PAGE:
In the pantheon of horror and exploitation geniuses, no star shines brighter than Herschell Gordon Lewis’s. He invented the splatter/gore genre single handedly and was a true auteur when it came to his approach to producing his films. Lewis first dabbled in soft core nudie films, then temporarily abandoned them, when the genre became crowded due to the lack of censorship laws at the time. The director then had an epiphany:
Herschell Gordon Lewis would create films that would have “…young boys opening their car doors at drive-ins to puke”.
Lewis showed audiences something they’d never seen before on screen. Blood Feast, his first gore film, treated audiences to a woman’s arm being hacked off, another’s tongue torn out, the spectacle of a girl on the beach having the top of her skull removed and then the brains being scooped out. Each of these effects was filmed in a single take, making the scenes crude but effective. As time went on and Lewis had larger budgets to work with, the effects became gorier and more outrageous. Dangling intestines and ripped open bodies filled the running time of his masterpieces.
One thing that set Lewis apart was his tongue in cheek attitude towards the atrocities on the screen. There are subtle touches of humor in many of his nastier films, as if he was winking at the audience saying “Yes I know this is disgusting, but it’s all in fun!” His films never lingered on the suffering of the victims, removing the Sadean sting from the gruesome proceedings. There are also the occasional touches of absurdity, such as in one film [1972’s The Gore Gore Girls] where the killer scissors off the nipples of a female victim. The audience expecting gushers of blood, instead sees milk pouring out of one nipple and chocolate milk from the other.
In some of his films Lewis manages to capture the dreamlike horror found in The Twilight Zone. In what some consider his Magnum Opus, Two Thousand Maniacs!, Lewis borrowed the plot from Brigadoon, a Broadway musical about a town that comes to life every 200 years. However, the town in question is a Southern one, whose inhabitants were slaughtered by renegade Union troops at the end of the Civil War.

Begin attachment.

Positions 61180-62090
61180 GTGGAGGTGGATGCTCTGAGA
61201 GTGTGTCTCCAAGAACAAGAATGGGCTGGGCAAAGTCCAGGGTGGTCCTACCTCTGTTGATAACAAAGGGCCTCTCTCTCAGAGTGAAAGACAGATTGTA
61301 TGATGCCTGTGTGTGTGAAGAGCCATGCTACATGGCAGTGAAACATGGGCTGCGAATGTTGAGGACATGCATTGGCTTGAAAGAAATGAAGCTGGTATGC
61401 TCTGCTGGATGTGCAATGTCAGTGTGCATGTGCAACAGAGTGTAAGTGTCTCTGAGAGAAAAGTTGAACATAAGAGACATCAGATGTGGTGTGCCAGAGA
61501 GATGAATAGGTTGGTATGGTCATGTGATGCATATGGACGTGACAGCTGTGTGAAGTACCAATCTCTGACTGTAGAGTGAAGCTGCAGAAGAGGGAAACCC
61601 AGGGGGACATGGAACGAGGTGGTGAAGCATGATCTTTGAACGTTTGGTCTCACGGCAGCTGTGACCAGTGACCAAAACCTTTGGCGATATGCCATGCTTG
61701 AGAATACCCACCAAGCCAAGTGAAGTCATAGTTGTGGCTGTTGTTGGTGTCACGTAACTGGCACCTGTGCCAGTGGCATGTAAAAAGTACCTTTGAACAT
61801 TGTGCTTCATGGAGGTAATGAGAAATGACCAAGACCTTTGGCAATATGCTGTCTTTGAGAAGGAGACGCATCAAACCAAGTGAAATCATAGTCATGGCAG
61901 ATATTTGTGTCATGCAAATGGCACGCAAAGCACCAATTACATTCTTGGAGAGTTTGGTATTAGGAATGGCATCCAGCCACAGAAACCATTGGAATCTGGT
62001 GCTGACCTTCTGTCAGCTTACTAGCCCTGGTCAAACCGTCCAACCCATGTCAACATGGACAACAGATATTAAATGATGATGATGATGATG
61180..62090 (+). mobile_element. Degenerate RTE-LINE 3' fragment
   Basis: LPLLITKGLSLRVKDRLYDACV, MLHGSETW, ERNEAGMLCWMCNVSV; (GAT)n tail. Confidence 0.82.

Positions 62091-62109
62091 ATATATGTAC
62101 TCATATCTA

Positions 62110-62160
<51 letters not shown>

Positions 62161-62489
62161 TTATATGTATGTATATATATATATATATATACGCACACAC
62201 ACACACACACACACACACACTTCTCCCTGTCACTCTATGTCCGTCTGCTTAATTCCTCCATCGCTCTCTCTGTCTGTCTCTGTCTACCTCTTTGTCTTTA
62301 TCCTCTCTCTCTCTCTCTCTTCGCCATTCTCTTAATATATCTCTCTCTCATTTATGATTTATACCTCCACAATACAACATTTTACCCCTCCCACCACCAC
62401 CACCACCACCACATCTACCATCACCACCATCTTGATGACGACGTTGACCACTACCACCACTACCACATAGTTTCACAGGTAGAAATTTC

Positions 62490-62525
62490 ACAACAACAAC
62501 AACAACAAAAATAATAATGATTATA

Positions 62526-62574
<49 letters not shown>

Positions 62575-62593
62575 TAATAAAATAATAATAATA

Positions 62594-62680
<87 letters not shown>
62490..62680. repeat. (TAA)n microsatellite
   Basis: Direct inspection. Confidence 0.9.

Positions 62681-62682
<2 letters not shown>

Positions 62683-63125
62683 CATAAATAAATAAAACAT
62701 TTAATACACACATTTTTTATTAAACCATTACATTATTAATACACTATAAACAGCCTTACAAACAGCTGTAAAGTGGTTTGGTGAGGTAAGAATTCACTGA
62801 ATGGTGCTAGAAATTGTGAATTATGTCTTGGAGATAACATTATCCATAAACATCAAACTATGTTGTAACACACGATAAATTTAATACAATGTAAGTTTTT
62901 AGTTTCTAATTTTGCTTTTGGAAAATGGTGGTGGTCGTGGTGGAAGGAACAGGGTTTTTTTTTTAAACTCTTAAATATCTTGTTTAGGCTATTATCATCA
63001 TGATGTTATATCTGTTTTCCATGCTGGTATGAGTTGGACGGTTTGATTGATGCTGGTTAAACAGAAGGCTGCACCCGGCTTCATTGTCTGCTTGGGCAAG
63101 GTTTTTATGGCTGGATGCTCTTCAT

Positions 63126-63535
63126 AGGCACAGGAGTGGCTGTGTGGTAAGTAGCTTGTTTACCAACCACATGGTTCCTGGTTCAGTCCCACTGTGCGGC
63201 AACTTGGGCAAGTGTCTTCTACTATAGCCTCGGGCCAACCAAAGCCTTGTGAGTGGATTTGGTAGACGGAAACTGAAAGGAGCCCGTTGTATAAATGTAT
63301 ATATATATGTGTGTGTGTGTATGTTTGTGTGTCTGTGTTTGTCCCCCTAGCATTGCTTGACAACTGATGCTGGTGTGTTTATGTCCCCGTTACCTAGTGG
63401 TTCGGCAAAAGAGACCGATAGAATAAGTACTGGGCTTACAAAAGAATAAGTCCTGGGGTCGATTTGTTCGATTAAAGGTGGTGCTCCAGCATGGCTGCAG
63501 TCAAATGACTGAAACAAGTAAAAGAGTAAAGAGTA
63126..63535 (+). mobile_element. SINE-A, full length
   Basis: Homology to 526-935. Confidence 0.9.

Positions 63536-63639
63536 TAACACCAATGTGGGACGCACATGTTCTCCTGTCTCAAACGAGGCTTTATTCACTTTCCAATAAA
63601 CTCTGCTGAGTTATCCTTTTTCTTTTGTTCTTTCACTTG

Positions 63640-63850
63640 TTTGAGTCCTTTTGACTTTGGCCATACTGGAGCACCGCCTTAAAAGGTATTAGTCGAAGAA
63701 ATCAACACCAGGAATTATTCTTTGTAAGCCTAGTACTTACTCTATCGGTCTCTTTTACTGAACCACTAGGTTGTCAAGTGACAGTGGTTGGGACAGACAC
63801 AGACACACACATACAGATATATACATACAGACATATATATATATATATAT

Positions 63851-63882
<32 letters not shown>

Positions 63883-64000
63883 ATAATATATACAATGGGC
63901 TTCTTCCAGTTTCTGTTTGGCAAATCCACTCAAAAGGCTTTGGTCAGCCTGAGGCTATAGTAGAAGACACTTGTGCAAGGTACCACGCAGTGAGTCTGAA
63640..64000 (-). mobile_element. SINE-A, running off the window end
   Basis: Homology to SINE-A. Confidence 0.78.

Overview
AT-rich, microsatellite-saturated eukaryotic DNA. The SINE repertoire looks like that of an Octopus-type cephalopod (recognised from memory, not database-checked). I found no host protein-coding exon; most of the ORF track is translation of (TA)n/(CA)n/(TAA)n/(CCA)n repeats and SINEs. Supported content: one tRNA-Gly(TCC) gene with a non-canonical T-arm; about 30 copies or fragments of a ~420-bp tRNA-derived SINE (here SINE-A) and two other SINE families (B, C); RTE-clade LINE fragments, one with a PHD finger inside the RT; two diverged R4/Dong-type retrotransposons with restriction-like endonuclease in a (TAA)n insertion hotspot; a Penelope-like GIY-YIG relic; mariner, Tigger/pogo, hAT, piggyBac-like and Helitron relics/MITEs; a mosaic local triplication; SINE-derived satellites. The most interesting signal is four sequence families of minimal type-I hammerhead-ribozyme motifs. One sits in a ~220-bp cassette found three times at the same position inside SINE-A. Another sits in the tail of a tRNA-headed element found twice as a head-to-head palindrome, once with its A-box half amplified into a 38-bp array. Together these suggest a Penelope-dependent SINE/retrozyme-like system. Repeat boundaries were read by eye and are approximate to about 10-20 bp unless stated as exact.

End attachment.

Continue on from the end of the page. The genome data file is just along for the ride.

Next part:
The inhabitants are driven to sacrifice any Northerners they come across and are delighted when six tourists happen upon their village. The film is an interesting mix of Southern stereotypes with rednecks and images of extrajudicial killing abounding, yet shows the inhabitants in a strangely sympathetic way at the same time. Naturally, the poor Yankees are dispatched in some awful ways, just to make sure you know it’s a Herschell Gordon Lewis movie. Overall, Two Thousand Maniacs! works as both a ghost story and a nasty bit of Grand Guignol. Lewis directs with a sure hand and the production values are higher than most of his other works.
Herschell Gordon Lewis was born in Pittsburgh (the home of another horror legend, George A. Romero). He then moved to Chicago, where he graduated with a bachelor’s and master’s degrees in Journalism from Northwestern University, one of the finest colleges in the country for that discipline. After spending a short time at Mississippi State University as a professor, Lewis moved back to Chicago and started an advertisement agency. Lewis was a renaissance man in the truest sense of the word. He produced, edited, shot, edited and scored many of his films. A prolific author, he published over twenty books after he stepped away from his film career. Lewis was also a savvy businessman, securing the rights to all his films avoided being cheated out of revenue by distributors and theater owners.
When Blood Feast debuted in 1963, no one could predict the door Herschell Gordon Lewis was opening. His films were not the most polished, or logical, but they had a trash aesthetic no audience had ever seen before. John Waters, George A. Romero and dozens of other young directors were influenced by the unassuming professorial genius. I recommend all horror fans consider purchasing Arrow Video’s 17 disc box set The Herschell Gordon Lewis Feast which has 14 essential films by the great man.
Herschell Gordon Lewis may not have had the style of Mario Bava or some of his contemporaries, but his films are unmistakable and his legacy will endure forever.